Lexus hollow wheel cross-section

Lexus reinvents the wheel for the flagship LS

The Lexus LS possesses the lowest engine noise levels of any car in its class, while in the rear the level of ‘conversation clarity’ is almost 100% when the car is travelling at 62mph. Many factors contribute to the aura of calm isolation enjoyed by passengers in the Lexus flagship but the striving for perfection has gone much further than many people think. Indeed, the latest innovation is what you might call a reinvention of the wheel.

Lexus engineers already understand the benefits of lightweight wheels, in that reducing a car’s unsprung weight improves maneuverability, acceleration and economy. The engineers also realised that if they could fight road noise at its source — where the vehicle makes contact with the road through the wheels — it would enhance the benefits of all other noise-suppression measures.

Their ingenious solution has managed to harmonise both ideals thanks to a novel alloy wheel design that not only reduces weight but actively suppresses noise.

Road noise is produced by the tyre’s adhesion to the road surface as well as the expansion of air inside the tyre when it is deformed by imperfections. While Lexus has no immediate plans to move into tyre production, it was the management of this audible expansion that particularly intrigued the engineers.

The new wheel they designed to combat noise production features a hollow outer ring just under where the bead of the tyre sits. This cavity is connected via narrow channels to four or five (depending on whether the wheel is 18 or 19″ in diameter) chambers that are themselves connected to the main body of air within the tyre. The hollow ring is therefore pressurised at the same figure as the inside of the tyre.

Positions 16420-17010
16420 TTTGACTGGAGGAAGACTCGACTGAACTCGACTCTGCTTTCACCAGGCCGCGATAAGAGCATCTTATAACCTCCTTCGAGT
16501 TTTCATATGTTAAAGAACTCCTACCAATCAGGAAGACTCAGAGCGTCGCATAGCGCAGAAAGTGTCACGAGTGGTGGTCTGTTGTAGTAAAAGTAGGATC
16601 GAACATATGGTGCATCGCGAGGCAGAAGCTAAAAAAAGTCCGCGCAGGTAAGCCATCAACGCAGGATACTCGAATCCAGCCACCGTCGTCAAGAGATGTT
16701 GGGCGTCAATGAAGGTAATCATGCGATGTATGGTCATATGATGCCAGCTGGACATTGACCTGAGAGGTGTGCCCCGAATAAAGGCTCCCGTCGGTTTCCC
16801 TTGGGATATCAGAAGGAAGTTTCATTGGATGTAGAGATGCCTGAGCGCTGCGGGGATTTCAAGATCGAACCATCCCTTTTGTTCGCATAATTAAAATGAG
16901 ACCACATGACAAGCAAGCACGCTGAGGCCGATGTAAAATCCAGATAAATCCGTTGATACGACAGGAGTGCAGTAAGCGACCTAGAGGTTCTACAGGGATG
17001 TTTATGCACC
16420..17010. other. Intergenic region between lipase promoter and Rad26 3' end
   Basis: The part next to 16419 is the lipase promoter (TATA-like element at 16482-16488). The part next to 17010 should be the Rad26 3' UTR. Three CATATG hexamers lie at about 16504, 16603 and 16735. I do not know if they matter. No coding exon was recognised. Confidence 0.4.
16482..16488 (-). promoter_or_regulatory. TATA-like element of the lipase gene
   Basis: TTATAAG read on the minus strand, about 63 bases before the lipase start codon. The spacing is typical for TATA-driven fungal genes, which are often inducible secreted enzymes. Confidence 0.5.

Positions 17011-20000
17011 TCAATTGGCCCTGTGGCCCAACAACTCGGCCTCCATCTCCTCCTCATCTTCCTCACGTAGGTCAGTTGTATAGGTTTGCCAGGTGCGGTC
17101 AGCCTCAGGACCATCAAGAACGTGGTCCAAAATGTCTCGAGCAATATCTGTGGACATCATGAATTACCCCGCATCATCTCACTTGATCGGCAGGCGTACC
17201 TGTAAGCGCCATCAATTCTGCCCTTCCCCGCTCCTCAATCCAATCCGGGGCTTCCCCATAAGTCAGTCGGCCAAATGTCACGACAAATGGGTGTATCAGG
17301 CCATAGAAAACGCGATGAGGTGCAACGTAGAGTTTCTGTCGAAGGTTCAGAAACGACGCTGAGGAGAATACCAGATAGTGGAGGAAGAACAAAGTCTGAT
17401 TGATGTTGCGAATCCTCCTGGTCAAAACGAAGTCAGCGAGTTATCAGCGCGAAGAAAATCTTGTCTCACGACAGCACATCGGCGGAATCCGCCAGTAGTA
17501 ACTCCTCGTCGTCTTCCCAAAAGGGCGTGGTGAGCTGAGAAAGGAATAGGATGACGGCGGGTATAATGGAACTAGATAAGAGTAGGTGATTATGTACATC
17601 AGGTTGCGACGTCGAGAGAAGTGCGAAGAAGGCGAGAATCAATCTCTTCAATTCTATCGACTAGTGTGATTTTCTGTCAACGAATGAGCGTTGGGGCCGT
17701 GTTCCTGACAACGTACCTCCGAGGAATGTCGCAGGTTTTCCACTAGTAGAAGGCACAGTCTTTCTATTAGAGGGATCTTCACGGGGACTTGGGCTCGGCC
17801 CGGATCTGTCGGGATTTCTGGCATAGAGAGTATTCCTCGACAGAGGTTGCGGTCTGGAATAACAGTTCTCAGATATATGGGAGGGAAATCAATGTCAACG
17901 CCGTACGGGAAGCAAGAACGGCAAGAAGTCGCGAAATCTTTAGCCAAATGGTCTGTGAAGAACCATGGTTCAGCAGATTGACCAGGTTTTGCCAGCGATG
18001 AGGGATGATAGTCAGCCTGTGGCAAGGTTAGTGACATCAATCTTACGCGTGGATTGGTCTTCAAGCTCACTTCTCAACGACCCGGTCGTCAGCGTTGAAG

When air inside the tyre is compressed and released by surface imperfections, vibrations are produced that transmit sound waves from the bead of the tyre into this special cavity built into the wheel rim. But because the ongoing route through the narrow resonating channels to the sub-chambers and into the hollow structure of the tyre is a tortuous one for these frequencies, their energy — or in other words, their audible volume — is all but exhausted.

Heat is a natural by-product of squeezing air through such narrow pathways but the engineers have made sure this is effectively dissipated; first through the heat-sink effect of a route to a cooler environment, and secondly through the heat-conductivity afforded by the wheels’ aluminium construction. Heat also has a handy knack of suppressing air column resonance, which in turn means less noise through less vibration. Double the noise suppression then…

The net result of the efforts of Lexus’s engineers is a new type of noise-reducing alloy wheel for the LS that interacts with the road surface with an almost uncanny silence. But you can be sure that noise suppression is something of a Sisyphean task for the team; they will already be focusing attention on further areas where improvements might be possible.

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